Café Nero, a London-based artisan coffee retailer, plans to add a location in West Hartford Center, its second in the state, while 7 Brew, a rapidly expanding Arkansas-based drive-thru coffee shop franchisor, plans to add its first location in New England on Route 5 in Wallingford, with more likely to follow.

The growth in coffee shop options shouldn’t come as a surprise, since coffee is the drink of choice for a majority of Americans.

According to the National Coffee Association (NCA), some 63% of Americans in 2023 chose to drink coffee each day over any other beverage, including water.

The NCA also reported that Americans drink an estimated 440 million cups of coffee every day. They spend an average of $301 million on coffee and related goods daily, or $110 billion per year — and $32.9 billion, or nearly 30%, of that annual total is spent in coffee shops.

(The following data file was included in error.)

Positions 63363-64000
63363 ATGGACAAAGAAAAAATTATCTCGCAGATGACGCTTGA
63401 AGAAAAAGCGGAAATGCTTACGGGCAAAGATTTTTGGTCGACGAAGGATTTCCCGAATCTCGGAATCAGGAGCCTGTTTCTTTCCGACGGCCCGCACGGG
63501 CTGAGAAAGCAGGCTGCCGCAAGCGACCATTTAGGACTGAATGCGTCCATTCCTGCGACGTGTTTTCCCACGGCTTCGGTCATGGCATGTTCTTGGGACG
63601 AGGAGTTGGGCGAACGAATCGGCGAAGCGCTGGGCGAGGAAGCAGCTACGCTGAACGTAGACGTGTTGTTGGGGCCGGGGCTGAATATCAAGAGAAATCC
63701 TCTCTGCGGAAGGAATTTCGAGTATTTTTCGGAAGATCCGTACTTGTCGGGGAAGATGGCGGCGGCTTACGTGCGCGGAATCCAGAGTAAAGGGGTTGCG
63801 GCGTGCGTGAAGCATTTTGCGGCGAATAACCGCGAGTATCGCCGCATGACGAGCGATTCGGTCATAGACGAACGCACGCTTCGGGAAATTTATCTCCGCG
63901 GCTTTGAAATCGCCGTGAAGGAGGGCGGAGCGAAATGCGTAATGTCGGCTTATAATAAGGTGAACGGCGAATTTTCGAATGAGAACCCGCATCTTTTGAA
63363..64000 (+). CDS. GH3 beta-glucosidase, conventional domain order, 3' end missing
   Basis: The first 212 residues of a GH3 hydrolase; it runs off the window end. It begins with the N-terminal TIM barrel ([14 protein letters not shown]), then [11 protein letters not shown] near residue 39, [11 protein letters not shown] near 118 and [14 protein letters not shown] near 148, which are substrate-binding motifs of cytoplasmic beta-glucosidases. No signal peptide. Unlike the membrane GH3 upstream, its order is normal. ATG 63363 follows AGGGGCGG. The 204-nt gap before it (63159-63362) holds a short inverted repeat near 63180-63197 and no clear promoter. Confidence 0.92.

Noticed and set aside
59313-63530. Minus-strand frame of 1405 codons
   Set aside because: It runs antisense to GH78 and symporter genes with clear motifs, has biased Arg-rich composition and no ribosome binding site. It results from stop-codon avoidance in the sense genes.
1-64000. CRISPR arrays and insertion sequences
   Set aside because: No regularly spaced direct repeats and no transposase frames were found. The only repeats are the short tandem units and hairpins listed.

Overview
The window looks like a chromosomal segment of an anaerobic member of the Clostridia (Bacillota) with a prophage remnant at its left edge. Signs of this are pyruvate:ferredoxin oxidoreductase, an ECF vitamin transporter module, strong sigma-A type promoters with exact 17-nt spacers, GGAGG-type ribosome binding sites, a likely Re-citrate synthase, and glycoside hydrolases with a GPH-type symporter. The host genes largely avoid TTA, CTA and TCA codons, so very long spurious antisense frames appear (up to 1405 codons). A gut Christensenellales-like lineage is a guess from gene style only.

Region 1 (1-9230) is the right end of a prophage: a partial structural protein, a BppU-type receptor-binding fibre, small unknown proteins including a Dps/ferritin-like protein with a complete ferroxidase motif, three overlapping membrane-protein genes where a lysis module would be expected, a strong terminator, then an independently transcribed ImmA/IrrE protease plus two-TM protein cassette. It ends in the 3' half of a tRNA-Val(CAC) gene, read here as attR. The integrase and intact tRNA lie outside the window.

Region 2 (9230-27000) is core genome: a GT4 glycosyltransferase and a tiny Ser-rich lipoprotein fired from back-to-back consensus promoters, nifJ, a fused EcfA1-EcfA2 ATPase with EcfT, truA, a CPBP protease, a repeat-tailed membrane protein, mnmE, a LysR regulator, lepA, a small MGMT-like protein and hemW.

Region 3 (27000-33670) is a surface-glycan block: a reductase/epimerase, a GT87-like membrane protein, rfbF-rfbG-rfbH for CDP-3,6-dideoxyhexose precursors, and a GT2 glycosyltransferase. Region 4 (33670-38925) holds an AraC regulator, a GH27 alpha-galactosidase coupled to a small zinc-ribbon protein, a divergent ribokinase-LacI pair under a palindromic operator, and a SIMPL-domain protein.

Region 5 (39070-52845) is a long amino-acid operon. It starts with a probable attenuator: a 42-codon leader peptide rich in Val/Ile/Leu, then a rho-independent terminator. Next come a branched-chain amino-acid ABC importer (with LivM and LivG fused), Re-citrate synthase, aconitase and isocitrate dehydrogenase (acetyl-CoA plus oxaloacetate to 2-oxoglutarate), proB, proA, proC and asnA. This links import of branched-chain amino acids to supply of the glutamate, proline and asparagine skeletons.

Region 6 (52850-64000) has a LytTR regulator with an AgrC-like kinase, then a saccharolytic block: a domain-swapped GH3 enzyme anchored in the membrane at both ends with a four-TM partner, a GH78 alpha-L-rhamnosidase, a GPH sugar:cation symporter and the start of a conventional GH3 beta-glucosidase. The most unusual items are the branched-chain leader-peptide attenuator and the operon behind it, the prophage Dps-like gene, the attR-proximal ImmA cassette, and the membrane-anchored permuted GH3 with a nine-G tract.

Quality isn’t enough

Needless to say, the competition for the coffee drinker’s dollar is fierce. Yet, that has not deterred artisan coffee shop owners like Michael Acosta.

Acosta and two business partners opened Story and Soil Coffee in July 2017. They now have two locations — one at 387 Capitol Ave., in Hartford, which recently closed temporarily for a renovation and expansion, and the other at 413 Main St., in Middletown, near Wesleyan University.

Story and Soil Coffee in Hartford recently reopened after renovations that included expanded seating.

Between the two locations, he employs 18 people, both full- and part-time.

Having worked on the front lines of the coffee wars, Acosta said the landscape has changed “quite a bit” over the past seven years.